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Believe it or not there is quite a lot of literature on Southampton Football Club. I mention this because I know lifelong fans, one of whom was associated with the Club at board level for a short time, who have been flabbergasted to learn that anything at all has been published about it – other than by the Southern Daily Echo.  

In fact, I would wager that the Echo’s sports reporters would be flabbergasted to learn there are books about the Saints other than by the Southern Daily Echo.  

With five Saints’ related titles published already 2016 has been a bumper year for Saintly bibliophiles, or those fans who just like to be well informed. Not that being well informed about the Saints has ever won an argument. There are no fiercer opponents in a debate than the ill-informed, the uninformed and the obdurately pig-ignorant – not in my experience. That goes double for football and doubly-double when it comes to the Saints. Football, somehow, attracts the determinably obtuse like jam attracts wasps. Saints, alas, are no exception. That said, there are literate Saints’ fans out there, and they do read books on the Saints. These books would not be published if there was not a market for them – and that market is a crowded one at the moment.

Being a Saints’ historian I am obliged to read whatever is published about the Club, however painful or pleasurable the experience and, with Christmas approaching like a stampeding turkey, it seems only fair to pass on my impressions to assist fond aunts in their quest to find suitable gifts for their Saints supporting nephews, or Saints supporting nephews and nieces wondering how to invest the book tokens sent by strict aunts who didn’t give them cash because they would only blow it at the Saints Megastore.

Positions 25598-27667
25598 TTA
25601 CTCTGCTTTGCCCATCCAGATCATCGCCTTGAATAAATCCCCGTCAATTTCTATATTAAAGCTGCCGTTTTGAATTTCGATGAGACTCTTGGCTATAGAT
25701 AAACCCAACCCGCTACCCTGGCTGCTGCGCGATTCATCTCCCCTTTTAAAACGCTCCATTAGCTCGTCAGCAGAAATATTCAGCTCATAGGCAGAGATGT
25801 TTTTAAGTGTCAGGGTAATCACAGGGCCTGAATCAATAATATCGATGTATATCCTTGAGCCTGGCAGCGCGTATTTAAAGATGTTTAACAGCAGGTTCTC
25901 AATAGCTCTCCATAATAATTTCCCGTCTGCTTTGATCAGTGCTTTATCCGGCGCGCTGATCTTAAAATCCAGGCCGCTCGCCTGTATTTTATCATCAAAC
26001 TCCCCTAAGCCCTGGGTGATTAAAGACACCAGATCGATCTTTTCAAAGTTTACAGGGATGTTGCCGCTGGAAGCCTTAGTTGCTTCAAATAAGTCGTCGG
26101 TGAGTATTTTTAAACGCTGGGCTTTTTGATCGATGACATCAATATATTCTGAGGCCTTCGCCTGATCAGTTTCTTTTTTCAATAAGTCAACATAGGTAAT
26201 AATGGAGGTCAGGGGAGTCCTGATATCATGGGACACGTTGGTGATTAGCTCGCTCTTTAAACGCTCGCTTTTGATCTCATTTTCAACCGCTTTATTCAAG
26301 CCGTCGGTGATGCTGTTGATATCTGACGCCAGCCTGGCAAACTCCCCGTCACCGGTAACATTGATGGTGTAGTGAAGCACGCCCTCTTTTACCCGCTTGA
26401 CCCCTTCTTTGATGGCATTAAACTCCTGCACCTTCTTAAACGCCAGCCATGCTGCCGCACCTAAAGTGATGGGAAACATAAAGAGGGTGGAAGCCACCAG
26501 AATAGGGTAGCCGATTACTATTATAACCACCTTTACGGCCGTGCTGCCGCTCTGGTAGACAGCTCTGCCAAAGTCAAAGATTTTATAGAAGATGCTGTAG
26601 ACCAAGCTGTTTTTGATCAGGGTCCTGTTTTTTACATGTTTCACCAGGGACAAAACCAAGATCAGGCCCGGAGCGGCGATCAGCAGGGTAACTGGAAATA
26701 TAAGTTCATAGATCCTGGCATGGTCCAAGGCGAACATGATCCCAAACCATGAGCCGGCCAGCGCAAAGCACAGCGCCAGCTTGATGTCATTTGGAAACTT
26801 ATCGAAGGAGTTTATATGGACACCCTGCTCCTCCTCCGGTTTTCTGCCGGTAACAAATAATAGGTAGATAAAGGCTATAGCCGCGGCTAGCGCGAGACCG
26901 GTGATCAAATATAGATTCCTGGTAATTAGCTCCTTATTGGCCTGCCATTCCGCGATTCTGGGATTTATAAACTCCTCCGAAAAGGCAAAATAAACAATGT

A companion to the 2000 Hagiology Publications’ Match of the Millennium. If you enjoyed the original will you necessarily find joy and enlightenment in Hagiology’s latest contribution to English literature and football history?


At long last, the autobiography all true Saints’ fans have desired for a decade or more: from former manager, director and all-round “Saints legend” Lawrie McMenemy. A no nonsense lowdown and why he did what and where? He certainly puts me in my place: by name!

How do I feel about being slagged off by the “big man”? Who else is singled out for his contempt? Will we learn the truth behind Alan Ball’s defection to Manchester City? Why did he defect to Sundeland? Why was Dave Merrington sacked?

Does Lawrie entertain and inform? Is this book it worth the cover price – less three quid? Am I going to give Lawrie an honest assessment of his literary skills?

A book compiled to mark Super Kelvin Davis’s decade between the posts at St Mary’s. After a stormy opening to his career as a Saint he turned down Premiership football with West Ham United to lead Southampton out of League One and, eventually, back to the Premiership.

Is he mad? Well, he is certainly unusual and has a keen sense of humour.  

Even if Bobby Stokes had not scored Saints’ most famous goal he would still have gone down in their history as one of the Club’s most enigmatic players.

He had the talent to be a much more prominent player than he was and, having become surplus to requirements at The Dell, aged 26, he should, surely, have done better for himself than play out a couple of seasons in the United States either side of a nightmare with home-town club Portsmouth.

Did Bobby, who died aged 44, have enough of a life to justify a biography?

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